Training. Racing. More training to improve upon the weaknesses from the last race. Is this a hobby, or a way of life?
The answer to that question tells a lot about the person providing the answer.
A co-worker is preparing to race his first sprint distance triathlon. In an odd twist of reality, I would now refer to the race as "short." Half mile swim, 20 mile bike, 5K run. No big deal. The challenge will be the swim. And not because the swim is challenging for everyone, but because of the answer to the above question. Hobby, or way of life?
Twice this week, I showed up at the pool ready to help him with his swim. I had intentionally scheduled shorter swims to allow time to offer what meager guidance I have at my disposal. Twice this week, I completed significantly longer swims because there was nobody to train. Twice this week, my answer was "way of life" while his was "hobby."
His failure to make it to the pool doesn't concern me, too much. I was there to swim, regardless. And if the swim beats him on Saturday, it will be his lesson and his DNF. If he looks at training and racing as something that can be skipped, that's fine, as well.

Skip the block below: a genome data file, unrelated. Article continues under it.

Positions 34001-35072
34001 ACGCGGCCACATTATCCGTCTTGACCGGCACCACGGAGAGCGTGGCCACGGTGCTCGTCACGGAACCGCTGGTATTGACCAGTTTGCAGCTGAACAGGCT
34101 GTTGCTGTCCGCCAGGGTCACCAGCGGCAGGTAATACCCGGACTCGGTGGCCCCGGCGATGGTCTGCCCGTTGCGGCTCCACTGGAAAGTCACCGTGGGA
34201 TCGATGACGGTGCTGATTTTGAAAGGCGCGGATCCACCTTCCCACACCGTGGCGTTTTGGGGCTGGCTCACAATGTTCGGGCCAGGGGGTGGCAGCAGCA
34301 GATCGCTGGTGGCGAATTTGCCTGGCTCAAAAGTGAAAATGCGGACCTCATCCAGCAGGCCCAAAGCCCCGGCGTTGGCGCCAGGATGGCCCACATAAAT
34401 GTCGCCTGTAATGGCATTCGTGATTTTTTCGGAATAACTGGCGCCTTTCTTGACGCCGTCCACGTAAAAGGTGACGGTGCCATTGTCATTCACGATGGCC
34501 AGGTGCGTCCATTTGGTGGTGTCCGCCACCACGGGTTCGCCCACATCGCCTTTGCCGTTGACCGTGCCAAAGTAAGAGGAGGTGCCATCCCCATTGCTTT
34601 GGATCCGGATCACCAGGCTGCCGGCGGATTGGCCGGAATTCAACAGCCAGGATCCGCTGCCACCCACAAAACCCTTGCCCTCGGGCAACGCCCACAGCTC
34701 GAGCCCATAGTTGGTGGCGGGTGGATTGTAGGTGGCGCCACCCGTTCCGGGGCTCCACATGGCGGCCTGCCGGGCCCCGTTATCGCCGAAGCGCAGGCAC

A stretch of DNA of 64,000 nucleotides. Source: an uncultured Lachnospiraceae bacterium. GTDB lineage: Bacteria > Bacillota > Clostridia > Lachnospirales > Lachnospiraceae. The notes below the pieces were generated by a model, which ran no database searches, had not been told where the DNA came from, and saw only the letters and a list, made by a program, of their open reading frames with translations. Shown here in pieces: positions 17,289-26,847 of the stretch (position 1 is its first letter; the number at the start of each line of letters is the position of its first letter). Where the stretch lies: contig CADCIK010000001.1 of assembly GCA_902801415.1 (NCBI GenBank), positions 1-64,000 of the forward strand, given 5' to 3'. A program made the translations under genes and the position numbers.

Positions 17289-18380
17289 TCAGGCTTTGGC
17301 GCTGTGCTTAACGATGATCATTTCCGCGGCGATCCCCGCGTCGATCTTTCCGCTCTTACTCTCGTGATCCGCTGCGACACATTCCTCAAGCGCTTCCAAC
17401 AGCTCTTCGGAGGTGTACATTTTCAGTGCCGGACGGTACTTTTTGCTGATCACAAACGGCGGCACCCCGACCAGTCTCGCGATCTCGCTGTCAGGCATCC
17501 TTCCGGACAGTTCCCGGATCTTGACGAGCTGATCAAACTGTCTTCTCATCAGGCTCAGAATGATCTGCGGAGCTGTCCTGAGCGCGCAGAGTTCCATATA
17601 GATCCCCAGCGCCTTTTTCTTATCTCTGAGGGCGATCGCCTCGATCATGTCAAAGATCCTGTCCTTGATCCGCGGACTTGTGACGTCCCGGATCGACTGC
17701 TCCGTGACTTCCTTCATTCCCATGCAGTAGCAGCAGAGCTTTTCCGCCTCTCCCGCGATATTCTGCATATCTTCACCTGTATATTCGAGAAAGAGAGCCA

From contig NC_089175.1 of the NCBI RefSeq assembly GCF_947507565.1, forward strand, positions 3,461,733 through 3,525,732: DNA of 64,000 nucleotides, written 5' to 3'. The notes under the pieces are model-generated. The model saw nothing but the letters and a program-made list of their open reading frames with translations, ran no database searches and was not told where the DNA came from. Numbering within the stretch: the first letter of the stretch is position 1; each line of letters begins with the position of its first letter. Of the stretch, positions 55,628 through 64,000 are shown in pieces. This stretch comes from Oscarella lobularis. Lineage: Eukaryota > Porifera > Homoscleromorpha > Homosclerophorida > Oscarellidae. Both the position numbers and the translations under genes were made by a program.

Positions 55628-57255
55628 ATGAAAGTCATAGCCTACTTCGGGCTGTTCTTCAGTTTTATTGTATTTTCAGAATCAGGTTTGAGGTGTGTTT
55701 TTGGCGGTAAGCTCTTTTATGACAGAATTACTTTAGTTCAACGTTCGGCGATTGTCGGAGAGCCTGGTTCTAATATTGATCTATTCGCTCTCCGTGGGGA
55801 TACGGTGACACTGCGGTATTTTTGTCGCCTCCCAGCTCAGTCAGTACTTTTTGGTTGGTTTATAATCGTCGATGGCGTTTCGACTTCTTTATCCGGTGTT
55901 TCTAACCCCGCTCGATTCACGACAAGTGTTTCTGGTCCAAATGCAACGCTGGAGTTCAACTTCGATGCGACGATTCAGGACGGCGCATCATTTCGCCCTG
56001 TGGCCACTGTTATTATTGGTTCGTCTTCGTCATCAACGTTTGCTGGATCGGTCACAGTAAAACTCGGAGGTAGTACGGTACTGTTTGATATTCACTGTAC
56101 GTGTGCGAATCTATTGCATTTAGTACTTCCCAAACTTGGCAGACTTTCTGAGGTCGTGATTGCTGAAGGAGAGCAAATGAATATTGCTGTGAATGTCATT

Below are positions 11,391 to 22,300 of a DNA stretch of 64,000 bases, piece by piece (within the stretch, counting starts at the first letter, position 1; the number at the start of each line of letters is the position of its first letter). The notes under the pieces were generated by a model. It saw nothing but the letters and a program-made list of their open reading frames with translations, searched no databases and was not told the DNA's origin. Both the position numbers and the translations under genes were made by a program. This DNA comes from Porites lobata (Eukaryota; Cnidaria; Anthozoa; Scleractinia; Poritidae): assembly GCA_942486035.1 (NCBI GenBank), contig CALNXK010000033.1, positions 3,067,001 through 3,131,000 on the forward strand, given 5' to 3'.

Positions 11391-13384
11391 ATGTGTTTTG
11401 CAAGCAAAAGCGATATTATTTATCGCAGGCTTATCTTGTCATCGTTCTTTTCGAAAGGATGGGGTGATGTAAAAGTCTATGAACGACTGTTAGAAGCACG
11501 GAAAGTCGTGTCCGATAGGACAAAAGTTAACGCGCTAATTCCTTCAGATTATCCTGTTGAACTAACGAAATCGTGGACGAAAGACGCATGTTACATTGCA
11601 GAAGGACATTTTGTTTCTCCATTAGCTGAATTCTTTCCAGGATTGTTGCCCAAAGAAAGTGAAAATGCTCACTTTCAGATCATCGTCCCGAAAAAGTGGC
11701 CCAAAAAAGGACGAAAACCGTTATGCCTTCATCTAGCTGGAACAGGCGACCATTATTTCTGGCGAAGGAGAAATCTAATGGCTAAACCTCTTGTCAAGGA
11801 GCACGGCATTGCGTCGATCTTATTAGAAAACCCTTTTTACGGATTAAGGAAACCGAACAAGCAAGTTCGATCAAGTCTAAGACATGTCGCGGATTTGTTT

Each of us must make the decision. Hobby, or way of life? By the way, the answer is best judged by actions, not words. What happens when the alarm goes off at 4:30 a.m. for a 5 o'clock morning swim session? Is it a jump out of bed to silence the alarm and get out of the house without waking anyone? Or is it a roll to hit the snooze button? What about when life gets complicated and finding time to train becomes challenging? Is it one more session that gets skipped, or one more situation where creativity allows the training to happen?
And here's a little secret. Either answer is okay. Some people planning a lifetime of triathlons will find that triathlons aren't really their thing. Others thinking about one small race will soon find themselves scraping together the $450 for an Ironman race. All are participating in a challenging sport, doing more than the average American ever considers.
And I'll be there, Saturday, supporting my co-worker as he races his first triathlon. And if the outcome is less than he hopes for, I'll be there afterward to offer suggestions for improvement. Because even if this is a hobby for him, it has quickly become a way of life, for me.